(HealthDay News) — For patients with type 2 diabetes, basal insulin peglispro provides better glycemic control than insulin glargine, with increased triglycerides, aminotransferases, and liver fat content, according to a study published in Diabetes Care.
John B. Buse, MD, PhD, from the University of North Carolina School of Medicine in Chapel Hill, and colleagues conducted a 52-week trial to examine the efficacy and safety of basal insulin peglispro vs insulin glargine in patients with type 2 diabetes.
Patients with a mean HbA1c of 7.42% were randomly assigned to basal insulin peglispro (n=307) or glargine (n=159).
The researchers found the reduction in HbA1c to be superior with basal insulin peglispro vs glargine at 26 weeks (–0.82% vs −0.29%; P<.001); the greater reduction with basal insulin peglispro was maintained at 52 weeks.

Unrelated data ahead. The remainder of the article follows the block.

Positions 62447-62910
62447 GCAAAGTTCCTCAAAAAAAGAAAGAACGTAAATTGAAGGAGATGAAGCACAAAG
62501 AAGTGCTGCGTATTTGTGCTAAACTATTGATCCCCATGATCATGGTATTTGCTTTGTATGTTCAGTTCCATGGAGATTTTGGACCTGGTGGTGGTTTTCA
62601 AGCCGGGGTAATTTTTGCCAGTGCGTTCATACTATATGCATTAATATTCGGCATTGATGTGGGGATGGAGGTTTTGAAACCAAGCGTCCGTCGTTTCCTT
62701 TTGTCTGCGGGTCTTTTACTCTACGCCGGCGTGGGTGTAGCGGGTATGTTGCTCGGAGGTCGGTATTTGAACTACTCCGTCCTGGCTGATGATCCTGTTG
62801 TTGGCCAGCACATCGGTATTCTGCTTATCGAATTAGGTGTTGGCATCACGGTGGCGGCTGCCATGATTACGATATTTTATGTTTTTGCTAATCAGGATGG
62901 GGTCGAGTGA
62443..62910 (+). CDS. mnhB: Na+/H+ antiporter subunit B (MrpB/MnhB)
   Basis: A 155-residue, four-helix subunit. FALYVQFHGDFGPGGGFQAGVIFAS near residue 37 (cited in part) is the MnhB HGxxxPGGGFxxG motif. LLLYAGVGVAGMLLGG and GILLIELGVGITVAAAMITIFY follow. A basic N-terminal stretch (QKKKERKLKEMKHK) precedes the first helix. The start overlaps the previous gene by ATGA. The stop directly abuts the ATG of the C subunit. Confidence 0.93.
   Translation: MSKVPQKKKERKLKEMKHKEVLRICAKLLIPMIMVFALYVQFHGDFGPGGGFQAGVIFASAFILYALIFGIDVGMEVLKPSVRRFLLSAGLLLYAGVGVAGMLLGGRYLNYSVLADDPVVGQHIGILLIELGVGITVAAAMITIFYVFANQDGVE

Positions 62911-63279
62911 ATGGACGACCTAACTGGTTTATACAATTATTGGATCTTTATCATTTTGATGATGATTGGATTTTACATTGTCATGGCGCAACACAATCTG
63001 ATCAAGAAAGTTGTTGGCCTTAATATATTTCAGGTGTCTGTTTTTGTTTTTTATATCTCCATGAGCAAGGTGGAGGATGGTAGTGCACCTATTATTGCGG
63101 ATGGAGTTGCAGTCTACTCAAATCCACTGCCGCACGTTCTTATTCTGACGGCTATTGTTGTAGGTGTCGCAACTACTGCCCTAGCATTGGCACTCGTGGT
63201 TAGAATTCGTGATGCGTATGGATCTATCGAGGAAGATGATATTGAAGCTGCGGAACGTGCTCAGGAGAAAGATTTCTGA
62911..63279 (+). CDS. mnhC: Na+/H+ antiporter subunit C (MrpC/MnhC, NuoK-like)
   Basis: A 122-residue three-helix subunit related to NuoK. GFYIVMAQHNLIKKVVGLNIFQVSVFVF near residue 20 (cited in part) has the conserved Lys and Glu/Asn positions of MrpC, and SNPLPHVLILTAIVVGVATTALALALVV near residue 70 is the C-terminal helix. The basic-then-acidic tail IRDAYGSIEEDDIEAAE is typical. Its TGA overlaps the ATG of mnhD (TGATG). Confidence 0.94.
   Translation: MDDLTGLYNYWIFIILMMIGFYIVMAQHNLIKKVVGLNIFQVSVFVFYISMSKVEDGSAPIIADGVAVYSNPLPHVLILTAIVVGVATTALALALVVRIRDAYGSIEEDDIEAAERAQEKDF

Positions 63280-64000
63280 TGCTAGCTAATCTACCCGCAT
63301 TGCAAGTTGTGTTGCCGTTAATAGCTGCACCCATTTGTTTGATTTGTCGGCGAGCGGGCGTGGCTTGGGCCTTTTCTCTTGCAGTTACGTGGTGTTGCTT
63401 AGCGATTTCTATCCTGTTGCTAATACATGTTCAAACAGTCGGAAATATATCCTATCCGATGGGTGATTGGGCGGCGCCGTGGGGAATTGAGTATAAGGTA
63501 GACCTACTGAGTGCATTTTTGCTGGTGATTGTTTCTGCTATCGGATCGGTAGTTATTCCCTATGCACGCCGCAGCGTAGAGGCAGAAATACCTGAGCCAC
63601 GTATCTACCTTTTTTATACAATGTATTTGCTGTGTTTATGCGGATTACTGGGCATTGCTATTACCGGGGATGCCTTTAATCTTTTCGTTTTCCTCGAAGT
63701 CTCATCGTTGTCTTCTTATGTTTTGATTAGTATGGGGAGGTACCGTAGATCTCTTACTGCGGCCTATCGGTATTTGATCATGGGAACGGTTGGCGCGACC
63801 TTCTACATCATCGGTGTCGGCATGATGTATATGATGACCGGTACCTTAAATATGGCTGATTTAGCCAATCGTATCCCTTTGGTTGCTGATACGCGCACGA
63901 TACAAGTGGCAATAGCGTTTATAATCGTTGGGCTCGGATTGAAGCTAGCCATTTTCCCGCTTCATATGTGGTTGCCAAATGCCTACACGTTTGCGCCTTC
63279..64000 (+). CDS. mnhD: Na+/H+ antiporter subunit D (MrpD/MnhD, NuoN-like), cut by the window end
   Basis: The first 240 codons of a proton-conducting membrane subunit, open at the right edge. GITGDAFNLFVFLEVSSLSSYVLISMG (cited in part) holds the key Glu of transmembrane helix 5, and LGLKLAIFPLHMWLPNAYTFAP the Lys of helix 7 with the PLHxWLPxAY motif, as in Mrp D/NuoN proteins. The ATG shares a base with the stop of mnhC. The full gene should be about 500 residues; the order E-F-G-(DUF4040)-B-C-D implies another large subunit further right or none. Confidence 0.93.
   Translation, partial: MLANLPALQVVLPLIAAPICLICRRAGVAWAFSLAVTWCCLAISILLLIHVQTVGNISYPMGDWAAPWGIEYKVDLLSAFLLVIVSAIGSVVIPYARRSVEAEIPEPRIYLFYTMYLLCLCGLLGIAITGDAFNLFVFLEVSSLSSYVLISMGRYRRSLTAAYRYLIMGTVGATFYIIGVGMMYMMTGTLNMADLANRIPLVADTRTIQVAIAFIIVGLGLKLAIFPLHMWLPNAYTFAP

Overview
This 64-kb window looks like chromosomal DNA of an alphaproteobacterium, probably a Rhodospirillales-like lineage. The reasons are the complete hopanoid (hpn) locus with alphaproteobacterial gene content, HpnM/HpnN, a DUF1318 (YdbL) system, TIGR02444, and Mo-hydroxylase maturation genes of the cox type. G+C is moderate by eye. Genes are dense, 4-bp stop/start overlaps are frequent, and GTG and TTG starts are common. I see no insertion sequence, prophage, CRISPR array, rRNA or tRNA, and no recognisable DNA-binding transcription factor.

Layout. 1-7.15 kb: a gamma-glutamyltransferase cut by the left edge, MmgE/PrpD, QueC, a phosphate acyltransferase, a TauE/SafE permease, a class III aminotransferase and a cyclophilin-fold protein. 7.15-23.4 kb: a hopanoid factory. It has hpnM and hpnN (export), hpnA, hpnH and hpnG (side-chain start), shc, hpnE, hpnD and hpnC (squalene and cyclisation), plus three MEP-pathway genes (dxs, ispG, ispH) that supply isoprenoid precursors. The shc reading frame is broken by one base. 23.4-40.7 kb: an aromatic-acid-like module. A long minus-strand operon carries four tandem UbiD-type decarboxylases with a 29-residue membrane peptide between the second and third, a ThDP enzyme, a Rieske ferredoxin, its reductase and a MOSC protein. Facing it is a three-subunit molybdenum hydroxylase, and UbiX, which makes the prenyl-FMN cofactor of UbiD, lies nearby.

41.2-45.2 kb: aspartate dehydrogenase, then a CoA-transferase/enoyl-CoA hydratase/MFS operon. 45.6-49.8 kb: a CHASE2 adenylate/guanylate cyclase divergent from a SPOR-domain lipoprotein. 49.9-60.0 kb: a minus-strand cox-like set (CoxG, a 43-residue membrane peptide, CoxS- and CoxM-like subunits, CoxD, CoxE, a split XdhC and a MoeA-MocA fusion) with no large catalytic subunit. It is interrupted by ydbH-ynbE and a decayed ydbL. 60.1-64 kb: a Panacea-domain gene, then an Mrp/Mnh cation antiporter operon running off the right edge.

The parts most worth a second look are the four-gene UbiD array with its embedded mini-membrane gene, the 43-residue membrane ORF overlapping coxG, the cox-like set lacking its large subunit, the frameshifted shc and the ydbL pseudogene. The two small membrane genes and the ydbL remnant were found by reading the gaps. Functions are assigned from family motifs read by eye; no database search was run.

At weeks 26 and 52, more basal insulin peglispro patients achieved HbA1c <7% (P<.001). Nocturnal hypoglycemia was 60% lower with basal insulin peglispro vs glargine; furthermore, HbA1c <7% was achieved without nocturnal hypoglycemia in more patients at 26 and 52 weeks (P<.001), and total hypoglycemia rates were lower at 52 weeks (P=.03) for basal insulin peglispro.
For basal insulin peglispro vs glargine, glucose variability was lower, basal insulin dose was higher, and triglycerides and aminotransferases were higher at weeks 26 and 52.
“[Basal insulin peglispro] provided superior glycemic control vs glargine, with reduced nocturnal and total hypoglycemia, lower glucose variability, and increased triglycerides, aminotransferases, and liver fat content,” the researchers wrote.
Several authors disclosed financial ties to pharmaceutical companies, including Eli Lilly, which funded the study.